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Disseminated strongyloidiasis following high-dose prednisolone administration

Afshin Shafaghi, Kambiz Akhavan, Hadi Hajizade, Fariborz Mansour-Ghanaei

Am J Case Rep 2010; 11:74-77

ID: 878549

Background: Strongyloides stercoralis is a common intestinal nematode that affects 30–100 million people worldwide. It is endemic in Guilan province and especially affects the rural population.
Case Report: We report the case of a 65-year-old woman living in Guilan province of Iran with a history of diabetes mellitus who was treated with high-dose prednisolone for temporal arteritis. Undiagnosed infestation by this nematode led to disseminated strongyloidiasis and Gram-negative sepsis. Fortunately, early diagnosis and prompt therapy with a proper anthelmintic drug as well as supportive care led to an acceptable outcome.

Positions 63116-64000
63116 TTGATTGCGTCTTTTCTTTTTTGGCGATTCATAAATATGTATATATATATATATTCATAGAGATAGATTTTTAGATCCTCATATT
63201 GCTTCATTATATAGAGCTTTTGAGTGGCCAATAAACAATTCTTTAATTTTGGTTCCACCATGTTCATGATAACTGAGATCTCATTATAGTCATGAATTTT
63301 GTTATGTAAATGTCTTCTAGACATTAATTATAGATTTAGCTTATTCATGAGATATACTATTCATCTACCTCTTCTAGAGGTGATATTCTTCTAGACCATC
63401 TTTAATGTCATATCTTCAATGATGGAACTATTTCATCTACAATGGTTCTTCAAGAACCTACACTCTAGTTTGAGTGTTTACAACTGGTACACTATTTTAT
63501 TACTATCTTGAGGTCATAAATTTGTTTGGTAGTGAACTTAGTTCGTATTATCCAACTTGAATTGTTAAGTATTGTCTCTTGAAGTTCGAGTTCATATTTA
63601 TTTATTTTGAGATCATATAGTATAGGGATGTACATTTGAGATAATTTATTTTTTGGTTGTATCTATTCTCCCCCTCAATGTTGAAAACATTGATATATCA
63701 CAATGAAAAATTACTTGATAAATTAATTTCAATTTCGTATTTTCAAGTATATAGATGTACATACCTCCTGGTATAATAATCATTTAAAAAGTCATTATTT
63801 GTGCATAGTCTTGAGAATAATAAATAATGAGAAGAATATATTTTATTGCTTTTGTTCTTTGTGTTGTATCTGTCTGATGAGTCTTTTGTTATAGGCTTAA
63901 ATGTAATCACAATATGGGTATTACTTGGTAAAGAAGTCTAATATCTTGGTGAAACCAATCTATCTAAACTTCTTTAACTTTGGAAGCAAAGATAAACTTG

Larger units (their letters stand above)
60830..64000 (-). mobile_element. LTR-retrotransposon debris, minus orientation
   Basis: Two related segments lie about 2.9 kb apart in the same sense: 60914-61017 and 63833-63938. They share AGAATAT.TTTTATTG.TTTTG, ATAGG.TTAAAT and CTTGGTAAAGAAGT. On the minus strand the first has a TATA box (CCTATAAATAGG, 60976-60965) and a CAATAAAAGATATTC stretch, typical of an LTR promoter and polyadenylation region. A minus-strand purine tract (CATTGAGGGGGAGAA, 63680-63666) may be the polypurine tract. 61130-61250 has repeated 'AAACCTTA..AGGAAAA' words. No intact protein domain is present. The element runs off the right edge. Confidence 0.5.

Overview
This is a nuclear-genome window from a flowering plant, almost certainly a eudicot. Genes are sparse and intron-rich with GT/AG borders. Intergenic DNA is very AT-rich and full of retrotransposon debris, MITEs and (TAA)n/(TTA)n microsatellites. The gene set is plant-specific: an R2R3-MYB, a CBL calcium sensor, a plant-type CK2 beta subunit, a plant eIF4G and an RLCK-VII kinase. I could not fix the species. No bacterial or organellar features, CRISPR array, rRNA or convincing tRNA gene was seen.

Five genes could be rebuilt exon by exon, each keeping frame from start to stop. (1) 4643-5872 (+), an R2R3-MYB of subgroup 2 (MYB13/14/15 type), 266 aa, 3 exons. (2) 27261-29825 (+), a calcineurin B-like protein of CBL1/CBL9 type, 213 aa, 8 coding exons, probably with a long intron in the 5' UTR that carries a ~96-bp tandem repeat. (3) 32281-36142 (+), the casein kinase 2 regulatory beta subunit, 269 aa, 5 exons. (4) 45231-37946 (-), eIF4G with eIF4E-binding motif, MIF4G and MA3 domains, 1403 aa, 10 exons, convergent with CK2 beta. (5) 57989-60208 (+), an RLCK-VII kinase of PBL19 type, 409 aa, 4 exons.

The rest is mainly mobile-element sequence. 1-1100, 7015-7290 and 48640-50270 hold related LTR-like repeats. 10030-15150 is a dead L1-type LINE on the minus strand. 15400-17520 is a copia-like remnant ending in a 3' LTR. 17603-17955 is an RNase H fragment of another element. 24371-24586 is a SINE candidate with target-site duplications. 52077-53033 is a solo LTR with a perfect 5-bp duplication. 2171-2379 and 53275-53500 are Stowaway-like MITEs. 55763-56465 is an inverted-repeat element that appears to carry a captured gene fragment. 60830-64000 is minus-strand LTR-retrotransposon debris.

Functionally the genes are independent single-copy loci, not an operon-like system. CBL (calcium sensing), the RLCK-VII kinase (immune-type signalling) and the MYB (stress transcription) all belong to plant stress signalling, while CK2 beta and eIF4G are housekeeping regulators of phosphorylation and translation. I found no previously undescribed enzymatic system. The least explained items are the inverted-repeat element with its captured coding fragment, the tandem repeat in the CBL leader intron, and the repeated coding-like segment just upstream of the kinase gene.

Conclusions: All patients who are candidates for immunosuppressive therapy or who are planned to receive steroid should be evaluated for strongyloidiasis. Although a stool exam is the first and simplest test for this purpose, it may be negative for the parasite despite a large parasitic burden. Thus physician awareness should be emphasized and a high index of suspicion required to diagnose this ominous condition by further evaluation (serology, evaluation of duodenal aspirate, and endoscopy with biopsy).

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